Deutsche Telekom is committed to a transition towards all-ABR streamed television into its set-top boxes as it implements a one platform strategy for its European markets – a transition that will see the ‘OTT’-only set-top boxes appearing in each national operating company market alongside legacy set-top boxes, coinciding with increased local streaming network capacity. The move towards a common ABR-only set-top box platform by one of the world’s leading telcos is already underway, with two ‘NatCos’ already implemented. Speaking at Connected TV World Summit last week, Daniel Bravo, Head of Product TV Europe at Deutsche Telekom, explained that the single European platform would eventually rationalise delivery methods – which today cover IPTV, cable and DTH, depending on market.
Bravo noted: “OTT technology simplifies all the technology standards we have to use in our devices, which has time-to-market benefits. And you can see the amount of investment in set-top boxes by big streaming companies. Until now we had lots of legacy in the broadcast and multicast space. We have created a new television ecosystem – a single product for all our NatCos. Now we must improve OTT capacity and move customers to the new ecosystem.”
Interviewed by Andy Waltenspiel, Managing Director at Waltenspiel Management Consulting, Bravo confirmed that Deutsche Telekom views the set-top box as a key control point and a device it is committed to, even though it is seeking ways to implement its full Pay TV operator experience on other devices. He agreed with comments his boss, Pedro Bandeira (VP Product and New Business, Europe at Deutsche Telekom) made previously (elsewhere) that the TV industry had possibly under-invested in CPE in recent years.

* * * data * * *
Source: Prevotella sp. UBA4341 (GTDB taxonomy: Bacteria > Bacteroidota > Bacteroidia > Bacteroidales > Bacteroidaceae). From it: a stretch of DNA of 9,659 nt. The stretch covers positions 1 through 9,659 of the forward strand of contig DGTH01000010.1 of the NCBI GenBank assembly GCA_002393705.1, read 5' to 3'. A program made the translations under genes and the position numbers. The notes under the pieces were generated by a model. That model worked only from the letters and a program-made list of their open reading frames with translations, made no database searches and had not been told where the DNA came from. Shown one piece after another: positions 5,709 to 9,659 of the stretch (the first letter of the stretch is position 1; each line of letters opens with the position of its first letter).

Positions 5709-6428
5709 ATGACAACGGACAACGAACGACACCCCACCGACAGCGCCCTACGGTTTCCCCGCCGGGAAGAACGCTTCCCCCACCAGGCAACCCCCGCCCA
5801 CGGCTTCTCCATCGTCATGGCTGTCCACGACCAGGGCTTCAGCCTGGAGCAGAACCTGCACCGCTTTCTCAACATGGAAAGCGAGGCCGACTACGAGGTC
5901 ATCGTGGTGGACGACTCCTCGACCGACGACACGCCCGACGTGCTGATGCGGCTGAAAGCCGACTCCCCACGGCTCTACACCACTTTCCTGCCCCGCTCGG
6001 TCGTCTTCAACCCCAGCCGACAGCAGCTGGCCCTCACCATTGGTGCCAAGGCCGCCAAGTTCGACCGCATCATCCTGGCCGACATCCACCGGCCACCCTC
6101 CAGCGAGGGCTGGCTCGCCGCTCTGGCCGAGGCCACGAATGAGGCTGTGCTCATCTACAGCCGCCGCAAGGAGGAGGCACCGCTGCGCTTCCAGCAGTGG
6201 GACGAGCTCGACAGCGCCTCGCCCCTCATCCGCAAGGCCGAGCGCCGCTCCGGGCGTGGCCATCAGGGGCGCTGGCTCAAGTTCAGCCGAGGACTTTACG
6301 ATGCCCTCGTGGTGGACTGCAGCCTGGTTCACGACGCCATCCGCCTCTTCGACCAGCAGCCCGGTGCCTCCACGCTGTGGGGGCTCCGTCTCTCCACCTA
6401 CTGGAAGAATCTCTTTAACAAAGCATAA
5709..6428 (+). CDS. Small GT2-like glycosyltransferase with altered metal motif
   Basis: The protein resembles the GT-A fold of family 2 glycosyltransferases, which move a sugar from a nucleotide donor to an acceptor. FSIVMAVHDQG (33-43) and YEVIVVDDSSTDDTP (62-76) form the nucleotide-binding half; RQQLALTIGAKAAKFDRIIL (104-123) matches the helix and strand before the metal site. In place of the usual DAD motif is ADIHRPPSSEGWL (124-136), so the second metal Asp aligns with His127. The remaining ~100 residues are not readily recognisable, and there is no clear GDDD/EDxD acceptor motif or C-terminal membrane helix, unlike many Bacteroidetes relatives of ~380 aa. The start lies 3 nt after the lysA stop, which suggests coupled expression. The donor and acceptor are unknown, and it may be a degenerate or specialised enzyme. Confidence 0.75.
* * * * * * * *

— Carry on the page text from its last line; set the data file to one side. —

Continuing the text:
“It is clear the customer experience is connected to what happens in their homes and that applies to all CPE, not only set-top boxes,” Bravo noted. “People thought for many years that telcos were selling X Mb of fibre or xDSL but, to be honest, we were selling Wi-Fi, and for that you need the best devices. I think we need more powerful devices, and you need to control the number of providers that you use – if you have a zoo [of devices] you have lifecycle management issues.”
In January this year Deutsche Telekom launched its MagentaTV One STB, powered by Android TV OS, in Germany to deliver its premium TV experience. This follows the introduction of the Android TV OS powered MagentaTV Stick in 2020. On the partnership with Android, Bravo pointed to the importance of apps aggregation and the ability to scale apps availability. Asked about the decision to choose Android TV over a home-grown OS, he said: “You have to think about the trade-off between control of the user experience and scalability.”
Asked how Deutsche Telekom can differentiate in the super-aggregation function, he pointed to the need for “an excellent user experience for content discovery and the way you implement that with different [consumer/content] touch points.”
Touching upon non-STB device strategy, Bravo acknowledged that Deutsche Telekom was watching Sky Glass with interest. He did not rule out the possibility of DT making its Pay TV experience available through its own television sets, too. “We are tracking this proposition to see if it makes sense,” he told the London audience.